The British, since 1956, have seen a slow, steady decline in terms of theironce formidable empire. They granted political independence to former colonies but they have, quite astutely, remained firmly entrenched in terms of theireconomies. This economic stranglehold is bolstered by way of various preferential regimes and grant aid programs that serve to deepen the economic dependence of said former colonies.

The economic dependence of Belize has allowed Britain to influence its domestic as well as foreign policy especially as it relates to Guatemala. Britain’s refusal to grant Belize a defence guarantee coupled with its declining military support (arms and training) must now be seen for what it is: a strategy to leave Belize vulnerable to the military might of Guatemala and thus more susceptible to accepting the ICJ pill.Unlike Belizeans the British have long term vision; you don’t run an empire for centuries without the ability to see decades down the road.

My thesis is that the British decided in 1981 that they were going to get the Guatemalan monkey off their backs and that they were going to lead Belize to the ICJ. The fact that they were able to successful achieve this in just one generation is remarkable. Whereas Britain’s diplomatic prowess dwarfs that of both Belize and Guatemala, for sure she could not have dumped the Guatemalan monkey on the backs of the Belizean people without Washington’s blessings.

The Guatemalans are perhaps the greatest beneficiaries of the passage of time in relation to the 1859 Treaty. Their stock has risen over the intervening period since 1946/56. Notwithstanding the civil war and the atrocities experienced during that time, Guatemala has been able to clean up its image and strengthen its geo-politicalranking. Such has been Guatemala’s diplomatic upswingthat she has been able tocontinue to claim an entire country; violate the territorial integrity of her neighbourrepeatedly and still yetmanage to successfully assume a non-permanent seat on the UN Security Council.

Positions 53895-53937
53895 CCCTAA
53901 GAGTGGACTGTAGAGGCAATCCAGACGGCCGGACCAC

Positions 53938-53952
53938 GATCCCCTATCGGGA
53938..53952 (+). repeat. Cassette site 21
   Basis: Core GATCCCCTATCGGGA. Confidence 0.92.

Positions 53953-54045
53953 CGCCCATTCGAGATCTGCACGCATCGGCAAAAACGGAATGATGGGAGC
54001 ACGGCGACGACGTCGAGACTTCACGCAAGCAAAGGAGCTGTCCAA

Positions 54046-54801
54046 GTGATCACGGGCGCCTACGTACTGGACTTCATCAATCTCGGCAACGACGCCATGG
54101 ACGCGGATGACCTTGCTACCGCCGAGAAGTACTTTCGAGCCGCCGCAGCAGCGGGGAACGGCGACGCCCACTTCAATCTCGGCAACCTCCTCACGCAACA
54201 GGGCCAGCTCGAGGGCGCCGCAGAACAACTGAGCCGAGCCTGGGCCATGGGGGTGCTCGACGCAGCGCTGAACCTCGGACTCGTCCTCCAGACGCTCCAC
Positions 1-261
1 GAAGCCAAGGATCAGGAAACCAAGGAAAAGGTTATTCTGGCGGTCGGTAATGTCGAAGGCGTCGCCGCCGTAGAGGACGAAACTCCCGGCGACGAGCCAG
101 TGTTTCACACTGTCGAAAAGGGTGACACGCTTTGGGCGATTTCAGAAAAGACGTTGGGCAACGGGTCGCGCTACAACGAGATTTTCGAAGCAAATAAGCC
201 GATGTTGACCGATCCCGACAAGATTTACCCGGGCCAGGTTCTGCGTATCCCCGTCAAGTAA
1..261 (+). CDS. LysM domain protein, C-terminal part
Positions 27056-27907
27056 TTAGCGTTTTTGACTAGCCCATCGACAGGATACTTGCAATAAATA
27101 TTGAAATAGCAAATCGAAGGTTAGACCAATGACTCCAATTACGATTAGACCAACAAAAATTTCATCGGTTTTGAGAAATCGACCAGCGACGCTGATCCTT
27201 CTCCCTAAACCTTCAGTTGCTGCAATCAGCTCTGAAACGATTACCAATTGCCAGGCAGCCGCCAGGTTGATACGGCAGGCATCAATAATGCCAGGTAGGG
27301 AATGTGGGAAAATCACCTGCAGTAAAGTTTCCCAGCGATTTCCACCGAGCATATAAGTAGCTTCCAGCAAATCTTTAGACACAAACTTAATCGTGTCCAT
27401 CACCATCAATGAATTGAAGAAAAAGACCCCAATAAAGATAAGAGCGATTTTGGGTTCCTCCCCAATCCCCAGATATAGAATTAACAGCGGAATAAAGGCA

Now, in 2018, with their successful Yes to the ICJ referendum the international community hails Guatemala as a “lover of peace.” So if a Yes to the ICJ means that you are a lover of peace then what does a NO to the ICJ mean? The ICJ pill is nothing more than a well camouflaged trap which was baited with money and the promise of legacy. Some in our political class crave eternal life; the kind that would come with a permanent solution to the unfounded claim.

There will never be another George Price or Philip Goldson but there can be a new hero were the ICJ to rule in favour of Belize. This is what has some salivating; the thought that they can be that hero. And if legacy was not sufficient to lure our political leaders to the ICJ the “Group of Friends” baited the ICJ trap with that age ole poison—MONEY, and lots of it: $8 million is the figure being thrown around.

The “Group of Friends” tell us that the ICJ is how mature and peace loving nations solve their problems. But the British and the Argentines have a dispute in the south Atlantic over the Falklands/Las Malvinas Islands which are claimed by both countries. These islands are about half the size of Belize andthey are sparsely populated with less than 4,000 islanders, but these islanders are of AngloSaxon origin unlike the almost four hundred thousand Belizeans who are people of color. When Argentina invaded the Islands Britain sent an armada more than8,000 miles to retake them, losing 258 soldiers in the ensuing armed combat. The British are yet to submit the Falklands/Las Malvinas issue to the ICJ but they have been quick to paveour way there.

Belizeans must by now realize that the Brits and the Yanks have prescribed for us a medicine which they themselves would never take. This is the classic behavior of one who suffers from a superiority complex!